Analysis of milk by Fourier transform mid-infrared (FT-MIR) spectrometry provides a large amount of information on the physico-chemical composition of individual milk samples. Hence, it has been used for decades to predict fat, protein and lactose contents, and more recently fine milk composition, milk processing qualities and status of cows. This fast and cost-effective technology is a perfect candidate to provide new information for the management of individual cows. However, its concrete use by field organizations is still suboptimal given the difficulty of sharing data and models among spectrometers. The aim of this research was to optimize the use of FT-MIR analysis of milk with the final purpose of enabling the development of new management tools for dairy farmers.
In order to harmonize spectral responses among instruments and allow sharing of data and models, the first objective was to test a standardization method, well known from the NIR sector, in the frame of FT-MIR spectrometers dedicated to milk analysis. The possibility of standardizing such instruments was assessed by using the Piece-wise Direct Standardization (PDS) method and common raw milk samples constituted from the IDF norm (ISO 9622:2013 | IDF 141:2013). The performances of spectral harmonization were assessed by the transfer of a robust fat model from a master instrument into 21 slave instruments. Regressions were performed between master and each slave fat predictions, before and after PDS. The biases and the root mean square errors between the predictions decreased after PDS from 0.378 to 0.000 and from 0.461 to 0.016 (g of fat/100 mL of milk), respectively. These preliminary results showed that the PDS method permits a reduction of the inherent spectral variability between instruments and the use of common robust models by all the spectrometers included in the constituted network.
The second objective was to ensure that models of interest with low precision could also be transferred from instrument to instrument. The effect of standardization on network spectral reproducibility was assessed on 66 instruments from 3 different brands by comparing the spectral variability of the slave instruments with and without standardization. With standardization, the standardized Mahalanobis distance (GH) between the slaves and master spectra was reduced on average from 2,656 to 14. The transfer of models from instrument to instrument was then tested using 3 FT-MIR models predicting the quantity of daily methane emitted by dairy cows, the concentration of polyunsaturated fatty acids in milk, and the fresh cheese yield. The differences, in terms of root mean squared error, between master and slaves predictions were reduced after standardization on average from 103 to 17 g/d for methane, from 0.032 to 0.005 g/100 mL of milk for polyunsaturated fatty acids, and from 2.55 to 0.49 g of curd/100 g of milk for fresh cheese yield. For all models, an improvement of prediction reproducibility within the network has also been observed. Concretely, the spectral standardization allows the transfer and use of multiple models on all instruments as well as the improvement of spectral and prediction reproducibility within the network. The method offers opportunities for data exchange as well as the creation and use of common database and models, at an international level, to provide more information for the management of dairy herds.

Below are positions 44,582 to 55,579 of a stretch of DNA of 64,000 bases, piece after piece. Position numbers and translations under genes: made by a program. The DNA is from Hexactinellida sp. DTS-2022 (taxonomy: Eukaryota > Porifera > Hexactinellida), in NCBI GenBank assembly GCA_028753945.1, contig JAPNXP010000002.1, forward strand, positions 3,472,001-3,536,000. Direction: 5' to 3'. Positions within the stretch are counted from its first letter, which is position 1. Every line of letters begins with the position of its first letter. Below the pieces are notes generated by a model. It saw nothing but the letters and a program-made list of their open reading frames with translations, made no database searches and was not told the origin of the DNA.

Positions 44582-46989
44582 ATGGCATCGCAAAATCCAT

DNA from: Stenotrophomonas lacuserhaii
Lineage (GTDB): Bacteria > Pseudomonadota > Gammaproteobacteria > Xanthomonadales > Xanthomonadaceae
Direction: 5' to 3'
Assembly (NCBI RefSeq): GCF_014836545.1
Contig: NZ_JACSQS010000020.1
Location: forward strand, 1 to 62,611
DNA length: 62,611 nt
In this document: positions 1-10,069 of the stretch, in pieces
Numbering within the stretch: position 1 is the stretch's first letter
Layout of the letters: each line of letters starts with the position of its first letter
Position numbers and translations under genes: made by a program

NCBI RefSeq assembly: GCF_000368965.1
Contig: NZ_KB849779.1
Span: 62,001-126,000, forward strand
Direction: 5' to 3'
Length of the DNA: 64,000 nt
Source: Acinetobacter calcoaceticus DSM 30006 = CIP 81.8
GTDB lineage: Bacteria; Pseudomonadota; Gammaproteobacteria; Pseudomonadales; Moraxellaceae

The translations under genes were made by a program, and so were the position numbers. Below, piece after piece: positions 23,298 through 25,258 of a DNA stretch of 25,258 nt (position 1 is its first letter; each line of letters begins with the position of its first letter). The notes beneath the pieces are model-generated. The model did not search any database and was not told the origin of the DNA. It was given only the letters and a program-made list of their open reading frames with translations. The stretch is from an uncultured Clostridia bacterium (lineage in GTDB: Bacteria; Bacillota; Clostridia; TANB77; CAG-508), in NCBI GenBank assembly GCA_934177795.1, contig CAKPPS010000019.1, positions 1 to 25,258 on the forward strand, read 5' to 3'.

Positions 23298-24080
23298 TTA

After ensuring the possibility of using spectral data under optimal conditions, the third objective was to concretize the development of models providing information on cow status to be used as management tools by dairy farmers. This work aimed to develop models to predict milk citrate, reflecting early energy imbalance, and milk acetone and ?-hydroxybutyrate (BHB) as indicators of (sub)clinical ketosis. Milk samples were collected in commercial and experimental farms in Luxembourg, France, and Germany. Milk mid-infrared spectra were recorded locally and standardized. Prediction equations were developed using partial least square regression. The coefficient of determination (R²) of cross-validation was 0.73 for acetone, 0.71 for BHB, and 0.90 for citrate with root mean square error of 0.248, 0.109, and 0.70 mmol/L, respectively. Finally, an external validation was performed and R² obtained were 0.67 for acetone, 0.63 for BHB, and 0.86 for citrate, with a root mean square error of validation of 0.196, 0.083, and 0.76 mmol/L, respectively. The results demonstrated the potential of FT-MIR spectrometry to predict citrate content with good accuracy and to supply indicative contents of BHB and acetone in milk, thereby providing rapid and cost-effective tools to manage ketosis and negative energy balance in dairy farms.
This research highlights new knowledge and possibilities regarding the harmonization of spectral format from different instruments in order to create, share and use FT-MIR models providing information for the management of dairy cows. More concretely, it contributes outputs as procedures to standardize instruments in routine and models to predict indicators of negative energy balance and ketosis to help farmers in the management of early lactation period.